Is sleep a priority for you? My new year’s resolution was to aim for 8 hours a night. Like most changes, this goal has taken some effort and of course, I’ve had ups and downs – like small children with midnight needs, working late or being sociable. But despite the minor interruptions, my Sleep Tracker tells me I’m doing well and I am feeling more energized and motivated thanks to my regular 8 hours of slumber.
There are plenty of reasons why getting a good 7-8 hours a night is worth the extra effort, here are just a few:
• Sleep improves your mood. It’s no surprise that tired can equal grumpy – which is understandable since the thinking part of our brain, that filters our emotions, is not able to function properly! Being well rested improves your ability to cope with stressful situations and think clearly.
• It helps to prevent weight gain. Sleep helps to regulate the hormones involved in appetite suppression. When you are tired your brain signals the need for glucose to function, AKA we reach for sugary snacks. We also tend to go for the high calorie foods for that boost energy quickly.
• Sleep supports your immune system. The brain makes melatonin (the sleep hormone which spikes at bedtime) which also acts as an antioxidant supporting cellular function. Your immune cells and inflammatory mediators function differently during the day and night. 8 hours of sleep helps to keep the levels healthy and regulate their restorative function. This is the reason sleeping during illness aids your recovery.
• It improves memory and concentration. A tired brain is going to struggle to stay focused. During sleep the brain forms connections that help you process and remember information. A coffee late afternoon might seem like a good idea, but is often counterproductive as it can affect your ability to sleep later that night due to the caffeine being a stimulant.
• Sleep reduces your risk of heart disease, diabetes and other chronic conditions. Sleep deprivation can increase blood pressure and those inflammatory mediators which are linked to numerous health conditions.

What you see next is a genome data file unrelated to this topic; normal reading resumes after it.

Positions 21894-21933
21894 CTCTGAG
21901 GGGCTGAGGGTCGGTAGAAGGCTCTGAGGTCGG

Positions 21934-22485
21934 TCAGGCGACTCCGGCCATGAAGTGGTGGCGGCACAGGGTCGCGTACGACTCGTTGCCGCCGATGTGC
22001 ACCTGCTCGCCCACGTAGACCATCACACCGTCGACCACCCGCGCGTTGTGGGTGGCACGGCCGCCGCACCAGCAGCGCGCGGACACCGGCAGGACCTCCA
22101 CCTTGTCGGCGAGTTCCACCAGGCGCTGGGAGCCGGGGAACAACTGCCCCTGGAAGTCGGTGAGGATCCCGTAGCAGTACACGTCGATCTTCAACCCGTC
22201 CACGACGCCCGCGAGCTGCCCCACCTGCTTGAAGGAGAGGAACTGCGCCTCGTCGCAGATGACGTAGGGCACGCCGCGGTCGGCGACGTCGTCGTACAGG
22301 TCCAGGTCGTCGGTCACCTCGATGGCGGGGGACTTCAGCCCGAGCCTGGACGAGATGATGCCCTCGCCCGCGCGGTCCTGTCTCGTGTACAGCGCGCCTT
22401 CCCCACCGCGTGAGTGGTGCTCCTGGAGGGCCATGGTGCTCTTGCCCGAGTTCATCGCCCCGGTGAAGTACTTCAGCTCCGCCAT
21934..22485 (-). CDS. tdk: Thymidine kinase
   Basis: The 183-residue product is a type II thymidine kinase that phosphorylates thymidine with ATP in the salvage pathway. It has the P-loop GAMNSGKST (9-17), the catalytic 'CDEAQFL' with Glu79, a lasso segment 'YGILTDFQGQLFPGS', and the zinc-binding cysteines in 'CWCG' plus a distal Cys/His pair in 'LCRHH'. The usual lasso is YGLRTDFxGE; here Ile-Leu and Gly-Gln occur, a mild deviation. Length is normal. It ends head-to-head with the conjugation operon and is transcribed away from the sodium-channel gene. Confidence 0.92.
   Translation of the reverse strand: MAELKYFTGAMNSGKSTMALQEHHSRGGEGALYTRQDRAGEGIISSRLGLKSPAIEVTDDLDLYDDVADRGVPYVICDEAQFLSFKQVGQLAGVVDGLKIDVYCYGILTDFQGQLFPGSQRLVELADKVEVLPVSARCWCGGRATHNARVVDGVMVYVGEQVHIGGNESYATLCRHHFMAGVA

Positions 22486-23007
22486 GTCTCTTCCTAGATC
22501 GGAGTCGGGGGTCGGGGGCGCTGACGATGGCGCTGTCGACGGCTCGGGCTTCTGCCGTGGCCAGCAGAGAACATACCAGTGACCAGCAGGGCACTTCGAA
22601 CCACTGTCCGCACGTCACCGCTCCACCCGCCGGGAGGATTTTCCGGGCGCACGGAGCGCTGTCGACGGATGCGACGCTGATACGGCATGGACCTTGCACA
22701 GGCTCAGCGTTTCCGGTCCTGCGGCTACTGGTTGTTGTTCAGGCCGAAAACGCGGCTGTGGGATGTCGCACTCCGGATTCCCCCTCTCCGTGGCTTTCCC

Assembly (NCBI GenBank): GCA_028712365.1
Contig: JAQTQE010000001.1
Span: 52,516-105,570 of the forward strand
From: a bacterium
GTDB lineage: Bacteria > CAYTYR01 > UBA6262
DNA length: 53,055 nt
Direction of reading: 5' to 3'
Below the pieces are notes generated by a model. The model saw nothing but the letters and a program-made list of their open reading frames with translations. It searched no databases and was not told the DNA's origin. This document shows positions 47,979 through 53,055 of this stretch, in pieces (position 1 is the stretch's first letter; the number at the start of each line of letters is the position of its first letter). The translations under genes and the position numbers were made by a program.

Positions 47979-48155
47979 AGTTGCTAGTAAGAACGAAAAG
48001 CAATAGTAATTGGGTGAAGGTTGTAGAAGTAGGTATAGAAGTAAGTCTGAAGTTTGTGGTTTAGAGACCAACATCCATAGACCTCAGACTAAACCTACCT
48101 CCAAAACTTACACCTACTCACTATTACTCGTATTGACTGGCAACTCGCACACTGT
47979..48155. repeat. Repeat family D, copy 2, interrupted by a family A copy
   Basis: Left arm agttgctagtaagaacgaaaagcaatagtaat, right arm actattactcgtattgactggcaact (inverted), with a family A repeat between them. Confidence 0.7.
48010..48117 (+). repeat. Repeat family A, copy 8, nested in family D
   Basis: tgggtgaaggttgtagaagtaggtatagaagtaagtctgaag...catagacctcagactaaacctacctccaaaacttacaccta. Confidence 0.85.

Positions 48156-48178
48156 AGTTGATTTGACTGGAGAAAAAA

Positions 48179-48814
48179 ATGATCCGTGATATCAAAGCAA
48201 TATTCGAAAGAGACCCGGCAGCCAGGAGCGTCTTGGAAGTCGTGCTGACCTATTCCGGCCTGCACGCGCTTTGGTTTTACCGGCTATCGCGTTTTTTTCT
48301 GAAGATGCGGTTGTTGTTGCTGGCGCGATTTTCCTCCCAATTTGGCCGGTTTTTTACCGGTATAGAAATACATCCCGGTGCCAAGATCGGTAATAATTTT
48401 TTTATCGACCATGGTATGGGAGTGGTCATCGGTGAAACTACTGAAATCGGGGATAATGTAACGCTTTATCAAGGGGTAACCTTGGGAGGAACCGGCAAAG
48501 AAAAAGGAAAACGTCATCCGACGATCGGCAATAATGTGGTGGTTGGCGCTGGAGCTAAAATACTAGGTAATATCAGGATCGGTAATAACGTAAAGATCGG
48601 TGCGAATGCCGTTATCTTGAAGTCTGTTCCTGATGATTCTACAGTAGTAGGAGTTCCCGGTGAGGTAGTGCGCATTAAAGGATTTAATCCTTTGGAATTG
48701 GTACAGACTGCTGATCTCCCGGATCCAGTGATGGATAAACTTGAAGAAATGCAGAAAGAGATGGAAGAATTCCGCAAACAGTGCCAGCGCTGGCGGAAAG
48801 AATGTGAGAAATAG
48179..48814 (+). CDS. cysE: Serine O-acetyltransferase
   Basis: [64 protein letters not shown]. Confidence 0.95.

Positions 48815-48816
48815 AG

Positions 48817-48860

So rather than increasing the stress hormones we want to be reducing them, both during the day and when it is getting closer to bedtime. These are my top tips for helping to manage anxiety and improve your sleep quality:
• Avoid caffeinated drinks, especially between meals or on an empty stomach. If you struggle to give up caffeine then at least ensure it is drunk within 30 minutes of a meal to lessen the intensity of the cortisol surge.
• Do not smoke.
• Eat for blood sugar regulation, avoid skipping meals and include a serve of protein, healthy fats and fibre rich vegetables in each meal. This will help to stablise blood sugar, reduce mood swings and food cravings. Limit sugary snacks and desserts to special occasions but again if you can’t resist then within 30 minutes of your meal is preferable to snacking on sweets through the day.
• Avoid large meals before bed. If you know you won’t be eating until late have a protein rich snack earlier in the afternoon, or plan to eat a more substantial lunch so your final meal is a moderate size.
• Drink alcohol in moderation, the effects are mildly sedating initially, but can cause sleep disturbances later as the body processes the alcohol out of your system.
• Exercise during the day, this helps oxygenate the parts of the brain responsible for relaxation and emotional processing. But avoid intense exercise at night as vigorous work outs also release cortisol. Low intensity practices like yoga or Pilates are good evening alternatives.
• Practice deep breathing or meditation. A daily practice switches on the relaxation parts of our brain, spending more time in this state enables us to cope with challenging days and improve focus and productively.
• Create a relaxing bedtime routine and environment – have a bath or diffuse essential oils that promote relaxation such as Sweet Orange, Frankincense and Ylang Ylang. Avoid electronic devices at least 1 hour before bed (most phones have a sleep winddown feature) or try reading, listening to music or doing a meditation instead.
• If a racing mind is keeping you awake, don’t lay in bed thinking, if you can get up and go to another room for 10 minutes, have a drink of water, then listen to relaxing music or a sleep meditation.
And lastly, it is normal for life to be stressful at times and getting a good night’s rest simply isn’t always possible so if you have a bad night just try to do better the following one. We can all feel overwhelmed or anxious and whilst a healthy lifestyle can help you cope with the day to day, if it’s ongoing and your mental wellbeing or sleep is affected then seek professional help from a psychologist or therapist.
Remember committing to any new routine takes time and energy, persisting is essential and trust me you will feel so much better when you do!